I’ve been told on multiple occasions by other programmers that “you don’t need math to program”. This is often said by people who actually learned math – or at the very least *more* math than I did. While I understand what they’re thinking (“the computer does the math for you”), they have a skillset that someone like me, someone who barely made it to negative numbers before being given up on, doesn’t have.

The educational neglect I suffered because of religious and patriarchal ideals is no secret. Despite how many times I’ve heard “you’ll never use algebra every day” the skills I lack because I wasn’t taught math is overwhelming and painful. I hit a cap in my ability to learn programming because I was* missing the math skills*. Not arithmetic specifically, but problem solving: being able to look at a problem and creatively come up with a solution.

At it’s core, that’s what math is, and that’s exactly what programming is. In the three weeks that I’ve been taking math – even though I’m just re-learning basic things – my ability to learn programming languages has drastically improved.

Math is a set of variables and functions just like programming languages are. They can mean and do different things depending on the context and which modifier is called. I knew my problem was math because I couldn’t figure out how to even approach complex problems in programming after there were several different variables and methods called. I didn’t have the ability to look at what I needed to do and figure out a way to get there.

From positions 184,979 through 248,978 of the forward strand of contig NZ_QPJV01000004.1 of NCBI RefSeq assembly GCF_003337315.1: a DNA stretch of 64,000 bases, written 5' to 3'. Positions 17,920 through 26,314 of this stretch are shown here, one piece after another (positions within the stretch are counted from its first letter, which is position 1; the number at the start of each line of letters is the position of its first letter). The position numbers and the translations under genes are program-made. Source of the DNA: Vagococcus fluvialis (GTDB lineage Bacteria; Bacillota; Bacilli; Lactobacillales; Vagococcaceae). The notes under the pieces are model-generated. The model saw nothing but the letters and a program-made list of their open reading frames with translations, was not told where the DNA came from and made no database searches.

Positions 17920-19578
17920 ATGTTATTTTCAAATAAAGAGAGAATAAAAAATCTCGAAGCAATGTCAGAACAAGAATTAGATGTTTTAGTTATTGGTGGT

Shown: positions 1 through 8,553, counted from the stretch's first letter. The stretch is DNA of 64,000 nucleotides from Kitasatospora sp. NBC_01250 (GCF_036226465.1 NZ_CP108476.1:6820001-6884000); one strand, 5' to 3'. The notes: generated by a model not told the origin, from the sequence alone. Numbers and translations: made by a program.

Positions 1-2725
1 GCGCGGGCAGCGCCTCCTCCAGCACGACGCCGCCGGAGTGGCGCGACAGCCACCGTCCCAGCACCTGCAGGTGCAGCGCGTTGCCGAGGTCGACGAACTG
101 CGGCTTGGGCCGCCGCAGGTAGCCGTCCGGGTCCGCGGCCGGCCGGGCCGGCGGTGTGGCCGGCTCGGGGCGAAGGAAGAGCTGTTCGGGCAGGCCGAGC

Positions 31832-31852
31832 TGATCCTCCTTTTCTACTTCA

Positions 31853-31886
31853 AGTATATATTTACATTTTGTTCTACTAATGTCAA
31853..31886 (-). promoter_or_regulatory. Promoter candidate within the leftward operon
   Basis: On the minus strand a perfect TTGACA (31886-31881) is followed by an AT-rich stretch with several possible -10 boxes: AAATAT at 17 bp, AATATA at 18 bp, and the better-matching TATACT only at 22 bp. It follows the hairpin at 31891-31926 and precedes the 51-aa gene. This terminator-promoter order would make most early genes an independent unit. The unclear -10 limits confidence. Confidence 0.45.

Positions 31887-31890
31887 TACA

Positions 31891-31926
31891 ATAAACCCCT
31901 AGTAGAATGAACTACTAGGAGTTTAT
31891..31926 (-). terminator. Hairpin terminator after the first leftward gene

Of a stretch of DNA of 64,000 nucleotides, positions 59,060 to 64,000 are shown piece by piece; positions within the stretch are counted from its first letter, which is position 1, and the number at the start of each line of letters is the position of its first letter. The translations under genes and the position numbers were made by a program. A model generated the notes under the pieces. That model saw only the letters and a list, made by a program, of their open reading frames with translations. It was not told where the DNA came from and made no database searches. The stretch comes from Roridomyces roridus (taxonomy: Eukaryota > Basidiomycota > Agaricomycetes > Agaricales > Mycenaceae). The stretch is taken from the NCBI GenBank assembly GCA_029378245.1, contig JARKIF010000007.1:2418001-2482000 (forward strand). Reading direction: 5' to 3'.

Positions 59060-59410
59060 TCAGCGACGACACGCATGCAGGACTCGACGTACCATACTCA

Essentially,* I couldn’t solve for x*. I’m not even at algebra yet, but just approaching numbers as variables in math has made it so much easier to code. The invisible problem solving skills that math gives you aren’t meant to be looked over, neglected, or treated as unimportant. You may not solve an algebraic equation on a whiteboard every day, but if you’re programming, you’re problem solving, and math is where that skill is at.

Math, as a person who was denied it – as a person whose education was abruptly ended for them before they turned 16 – is so vitally important in ways that people who had the opportunity to learn (and even hate) math don’t understand. My math education stopped at pre-algebra and prior to that was largely substituted for cooking for 8 people multiple times a day. My lack of math was the reason I wasn’t able to teach myself Chemistry II (which I was really looking forward to), it’s kept me from improving professionally, and who knows how many doors have been kept shut because I wasn’t considered to have a *reason* to learn math.

If you want to be helpful don’t tell me that I don’t need math in order to be better at programming, because I do. I can see everyone else using math, *oh so clearly*, when they don’t realize it. Because at it’s core, programming is just fancy math doing stuff in a creative way.

“Not arithmetic specifically, but problem solving: being able to look at a problem and creatively come up with a solution.”

Yuuuuuuuuuuuuuuuup. I was taught algebra, but the problem solving skills that A Beka taught were limited because it was *gasp* critical thinking. I didn’t learn how to problem solve and be confident in my findings until second semester general chemistry in college.